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Health Team

Study: Women may face harder recovery after a heart attack

Posted February 27, 2015

A new study found that younger women do not recover as well as men after a heart attack.

Sharon Bond, 51, said the world was turned upside down four years ago when she had a heart attack.

Doctors told Bond that her heart muscles had grown too thick and she needed open heart surgery.

She said she was stressed in the months that followed, worried she would have another heart attack.

"The recovery process was really hard for me," she said.

A new study finds that stress may be the reason young and middle aged women have a worse recovery than men after a heart attack.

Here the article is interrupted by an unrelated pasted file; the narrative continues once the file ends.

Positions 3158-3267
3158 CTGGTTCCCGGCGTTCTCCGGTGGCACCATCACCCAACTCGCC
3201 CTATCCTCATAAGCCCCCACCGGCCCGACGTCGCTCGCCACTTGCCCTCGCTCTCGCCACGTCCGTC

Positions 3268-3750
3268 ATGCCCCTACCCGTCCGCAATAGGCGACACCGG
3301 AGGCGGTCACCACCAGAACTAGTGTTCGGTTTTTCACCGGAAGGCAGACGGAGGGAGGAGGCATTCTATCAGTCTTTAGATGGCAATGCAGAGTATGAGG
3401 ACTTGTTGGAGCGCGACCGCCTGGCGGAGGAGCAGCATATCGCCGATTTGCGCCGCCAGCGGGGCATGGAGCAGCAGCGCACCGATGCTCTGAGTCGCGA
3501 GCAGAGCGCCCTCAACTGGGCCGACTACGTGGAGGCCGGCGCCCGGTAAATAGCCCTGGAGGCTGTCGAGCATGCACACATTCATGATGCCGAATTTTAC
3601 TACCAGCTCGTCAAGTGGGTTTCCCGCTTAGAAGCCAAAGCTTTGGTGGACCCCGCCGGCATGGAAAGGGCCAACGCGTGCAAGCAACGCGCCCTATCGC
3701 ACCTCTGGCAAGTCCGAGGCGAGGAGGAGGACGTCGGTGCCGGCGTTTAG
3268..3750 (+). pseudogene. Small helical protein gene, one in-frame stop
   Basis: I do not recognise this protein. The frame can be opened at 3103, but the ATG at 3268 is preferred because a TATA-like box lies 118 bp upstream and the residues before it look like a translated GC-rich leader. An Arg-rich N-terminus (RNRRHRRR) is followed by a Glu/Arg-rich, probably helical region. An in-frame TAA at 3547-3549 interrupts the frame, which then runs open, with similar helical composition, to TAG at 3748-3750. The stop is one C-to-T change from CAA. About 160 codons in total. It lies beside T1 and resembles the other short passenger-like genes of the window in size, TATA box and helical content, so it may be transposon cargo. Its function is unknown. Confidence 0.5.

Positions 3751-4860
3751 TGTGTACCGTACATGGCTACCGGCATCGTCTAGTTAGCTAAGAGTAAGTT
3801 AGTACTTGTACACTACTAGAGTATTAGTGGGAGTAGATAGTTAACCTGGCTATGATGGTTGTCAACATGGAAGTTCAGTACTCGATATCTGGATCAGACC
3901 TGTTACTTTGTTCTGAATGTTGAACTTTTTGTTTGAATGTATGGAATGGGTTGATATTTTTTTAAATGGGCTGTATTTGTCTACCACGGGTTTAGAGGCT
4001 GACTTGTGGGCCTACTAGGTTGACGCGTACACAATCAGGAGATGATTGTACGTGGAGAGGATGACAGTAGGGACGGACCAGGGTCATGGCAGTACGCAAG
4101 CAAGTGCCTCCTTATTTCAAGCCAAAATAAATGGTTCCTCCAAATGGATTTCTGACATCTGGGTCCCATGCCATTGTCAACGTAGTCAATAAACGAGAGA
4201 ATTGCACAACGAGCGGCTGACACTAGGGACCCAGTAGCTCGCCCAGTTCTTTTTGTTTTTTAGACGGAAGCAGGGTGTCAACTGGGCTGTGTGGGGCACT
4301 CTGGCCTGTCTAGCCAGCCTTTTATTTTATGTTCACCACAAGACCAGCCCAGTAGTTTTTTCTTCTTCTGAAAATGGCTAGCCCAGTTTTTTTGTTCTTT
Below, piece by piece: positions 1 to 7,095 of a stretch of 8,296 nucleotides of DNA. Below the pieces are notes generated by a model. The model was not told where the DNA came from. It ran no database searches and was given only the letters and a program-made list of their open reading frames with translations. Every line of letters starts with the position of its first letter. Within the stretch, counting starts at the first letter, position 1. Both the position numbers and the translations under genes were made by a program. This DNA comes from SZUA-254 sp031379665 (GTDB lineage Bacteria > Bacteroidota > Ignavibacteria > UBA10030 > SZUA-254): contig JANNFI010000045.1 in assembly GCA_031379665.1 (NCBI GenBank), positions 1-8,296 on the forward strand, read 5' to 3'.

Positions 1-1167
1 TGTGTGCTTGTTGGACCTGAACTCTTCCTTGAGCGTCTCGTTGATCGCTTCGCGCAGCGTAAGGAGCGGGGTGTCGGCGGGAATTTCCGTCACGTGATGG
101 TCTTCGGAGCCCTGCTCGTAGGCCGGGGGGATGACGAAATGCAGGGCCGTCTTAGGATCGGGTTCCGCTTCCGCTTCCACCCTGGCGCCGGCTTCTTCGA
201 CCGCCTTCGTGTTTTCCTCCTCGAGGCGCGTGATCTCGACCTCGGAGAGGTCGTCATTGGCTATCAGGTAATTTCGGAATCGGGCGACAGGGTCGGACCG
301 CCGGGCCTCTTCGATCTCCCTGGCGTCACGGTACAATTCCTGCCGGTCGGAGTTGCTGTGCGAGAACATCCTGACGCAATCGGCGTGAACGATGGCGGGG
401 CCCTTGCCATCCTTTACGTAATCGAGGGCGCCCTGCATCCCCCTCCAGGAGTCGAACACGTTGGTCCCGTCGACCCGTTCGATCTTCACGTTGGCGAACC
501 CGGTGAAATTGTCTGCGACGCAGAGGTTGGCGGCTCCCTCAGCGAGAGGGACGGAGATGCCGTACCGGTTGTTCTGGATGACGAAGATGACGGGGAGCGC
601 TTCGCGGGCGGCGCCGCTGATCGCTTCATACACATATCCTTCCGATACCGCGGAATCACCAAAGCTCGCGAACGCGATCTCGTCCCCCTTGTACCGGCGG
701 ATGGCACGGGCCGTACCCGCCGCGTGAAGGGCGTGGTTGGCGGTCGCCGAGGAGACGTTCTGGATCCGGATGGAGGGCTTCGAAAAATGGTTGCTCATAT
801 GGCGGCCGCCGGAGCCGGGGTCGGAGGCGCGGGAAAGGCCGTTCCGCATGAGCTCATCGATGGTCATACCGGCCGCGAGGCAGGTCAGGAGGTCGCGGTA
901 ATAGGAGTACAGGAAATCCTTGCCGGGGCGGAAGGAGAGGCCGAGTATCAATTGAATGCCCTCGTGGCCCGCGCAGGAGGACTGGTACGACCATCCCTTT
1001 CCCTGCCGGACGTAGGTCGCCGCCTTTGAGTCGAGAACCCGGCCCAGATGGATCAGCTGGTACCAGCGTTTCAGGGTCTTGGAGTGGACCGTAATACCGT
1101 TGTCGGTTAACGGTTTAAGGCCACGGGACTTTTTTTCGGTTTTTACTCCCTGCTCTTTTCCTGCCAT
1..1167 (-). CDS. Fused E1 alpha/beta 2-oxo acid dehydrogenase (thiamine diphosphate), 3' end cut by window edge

Dr. Nieca Goldberg said when people are stressed, anxious, or depressed, they find it difficult to start an exercise program or change their diet.

"Those are two very important things that you have to do to prevent a recurring heart attack," Goldberg said.

Goldberg suggested that women work with their doctors to have a discussion about their stress level.

"It's a traumatic experience," Bond said. "Just seek out a psychologist and have someone to talk to."

Bond said she is now doing all she can to protect her heart. She has lost 30 pounds since her heart attack by eating healthy and exercising.

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